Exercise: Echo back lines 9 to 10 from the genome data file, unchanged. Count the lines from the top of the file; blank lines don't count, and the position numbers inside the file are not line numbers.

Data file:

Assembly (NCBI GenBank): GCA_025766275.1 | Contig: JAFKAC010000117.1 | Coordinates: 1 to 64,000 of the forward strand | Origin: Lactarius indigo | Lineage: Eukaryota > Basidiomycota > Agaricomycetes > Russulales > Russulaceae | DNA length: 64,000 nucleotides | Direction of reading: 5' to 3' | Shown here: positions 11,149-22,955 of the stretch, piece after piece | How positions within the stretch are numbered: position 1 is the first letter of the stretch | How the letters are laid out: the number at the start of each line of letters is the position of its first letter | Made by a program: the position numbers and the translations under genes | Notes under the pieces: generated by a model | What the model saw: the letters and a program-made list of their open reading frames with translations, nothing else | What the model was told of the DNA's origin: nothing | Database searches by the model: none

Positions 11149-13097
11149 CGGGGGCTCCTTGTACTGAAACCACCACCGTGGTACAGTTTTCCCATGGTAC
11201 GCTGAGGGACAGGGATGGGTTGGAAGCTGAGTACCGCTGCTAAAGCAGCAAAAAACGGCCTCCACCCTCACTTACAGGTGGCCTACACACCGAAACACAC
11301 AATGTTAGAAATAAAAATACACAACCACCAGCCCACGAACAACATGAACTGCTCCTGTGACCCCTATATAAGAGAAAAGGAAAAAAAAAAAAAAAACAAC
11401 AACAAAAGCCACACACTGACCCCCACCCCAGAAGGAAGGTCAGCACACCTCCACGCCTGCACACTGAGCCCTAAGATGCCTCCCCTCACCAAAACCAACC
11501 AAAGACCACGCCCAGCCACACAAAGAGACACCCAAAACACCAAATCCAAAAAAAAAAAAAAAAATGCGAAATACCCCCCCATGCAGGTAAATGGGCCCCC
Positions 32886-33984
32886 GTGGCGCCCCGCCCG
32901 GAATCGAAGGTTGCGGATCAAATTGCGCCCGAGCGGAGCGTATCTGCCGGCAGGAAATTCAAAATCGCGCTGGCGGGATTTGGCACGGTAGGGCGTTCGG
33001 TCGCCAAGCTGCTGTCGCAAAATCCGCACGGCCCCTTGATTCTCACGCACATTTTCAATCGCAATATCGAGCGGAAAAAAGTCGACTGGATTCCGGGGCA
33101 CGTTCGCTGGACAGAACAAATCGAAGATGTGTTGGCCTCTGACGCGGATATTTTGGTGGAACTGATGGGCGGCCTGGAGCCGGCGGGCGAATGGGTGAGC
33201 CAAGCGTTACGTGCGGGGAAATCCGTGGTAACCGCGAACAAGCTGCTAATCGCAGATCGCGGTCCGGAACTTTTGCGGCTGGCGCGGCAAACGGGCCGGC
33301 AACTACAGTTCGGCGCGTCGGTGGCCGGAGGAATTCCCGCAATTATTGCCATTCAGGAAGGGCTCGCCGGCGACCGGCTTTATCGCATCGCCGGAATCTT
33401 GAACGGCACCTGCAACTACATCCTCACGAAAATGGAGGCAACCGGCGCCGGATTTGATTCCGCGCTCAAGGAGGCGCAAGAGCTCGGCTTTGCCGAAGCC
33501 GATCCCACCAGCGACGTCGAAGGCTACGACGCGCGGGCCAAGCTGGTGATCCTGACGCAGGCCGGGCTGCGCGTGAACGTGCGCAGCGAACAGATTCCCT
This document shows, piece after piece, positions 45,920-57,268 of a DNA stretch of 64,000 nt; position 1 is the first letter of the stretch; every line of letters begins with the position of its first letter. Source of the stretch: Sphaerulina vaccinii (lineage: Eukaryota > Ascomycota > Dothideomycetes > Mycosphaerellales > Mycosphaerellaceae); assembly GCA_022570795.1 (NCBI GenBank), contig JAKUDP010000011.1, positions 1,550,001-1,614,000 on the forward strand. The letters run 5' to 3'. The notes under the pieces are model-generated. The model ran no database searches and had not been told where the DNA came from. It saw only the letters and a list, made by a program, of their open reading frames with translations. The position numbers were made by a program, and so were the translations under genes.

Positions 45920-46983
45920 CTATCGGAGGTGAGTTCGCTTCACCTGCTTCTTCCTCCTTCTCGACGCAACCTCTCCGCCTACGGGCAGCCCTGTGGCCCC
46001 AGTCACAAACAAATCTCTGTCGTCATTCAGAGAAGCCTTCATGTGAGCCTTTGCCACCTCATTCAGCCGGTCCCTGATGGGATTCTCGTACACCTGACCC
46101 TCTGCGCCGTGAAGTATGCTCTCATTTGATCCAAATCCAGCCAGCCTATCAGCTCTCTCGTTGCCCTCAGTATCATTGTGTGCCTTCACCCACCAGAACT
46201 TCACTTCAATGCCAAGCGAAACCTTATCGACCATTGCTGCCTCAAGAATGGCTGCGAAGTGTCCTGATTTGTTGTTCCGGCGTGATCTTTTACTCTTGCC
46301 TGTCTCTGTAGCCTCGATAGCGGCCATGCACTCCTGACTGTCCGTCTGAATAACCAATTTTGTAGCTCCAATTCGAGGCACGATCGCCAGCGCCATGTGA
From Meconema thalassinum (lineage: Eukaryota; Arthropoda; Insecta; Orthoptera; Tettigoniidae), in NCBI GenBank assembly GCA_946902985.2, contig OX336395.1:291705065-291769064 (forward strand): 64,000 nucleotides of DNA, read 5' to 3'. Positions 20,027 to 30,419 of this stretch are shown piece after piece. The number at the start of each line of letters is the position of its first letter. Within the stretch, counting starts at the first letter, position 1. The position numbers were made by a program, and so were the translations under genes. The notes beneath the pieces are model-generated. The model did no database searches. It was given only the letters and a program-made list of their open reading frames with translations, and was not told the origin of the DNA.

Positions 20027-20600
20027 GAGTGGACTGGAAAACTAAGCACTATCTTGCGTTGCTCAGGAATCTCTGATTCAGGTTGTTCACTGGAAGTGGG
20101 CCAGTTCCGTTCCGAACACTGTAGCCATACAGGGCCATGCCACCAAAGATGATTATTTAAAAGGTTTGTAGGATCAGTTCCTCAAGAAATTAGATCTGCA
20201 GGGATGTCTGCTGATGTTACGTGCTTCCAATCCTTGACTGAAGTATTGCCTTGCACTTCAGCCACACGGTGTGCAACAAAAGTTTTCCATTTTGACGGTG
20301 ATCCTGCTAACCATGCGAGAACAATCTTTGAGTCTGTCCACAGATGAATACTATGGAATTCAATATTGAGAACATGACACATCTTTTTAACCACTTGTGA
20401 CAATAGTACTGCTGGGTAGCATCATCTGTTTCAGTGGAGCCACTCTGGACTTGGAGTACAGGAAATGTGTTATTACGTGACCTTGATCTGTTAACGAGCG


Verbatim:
32886 GTGGCGCCCCGCCCG
32901 GAATCGAAGGTTGCGGATCAAATTGCGCCCGAGCGGAGCGTATCTGCCGGCAGGAAATTCAAAATCGCGCTGGCGGGATTTGGCACGGTAGGGCGTTCGG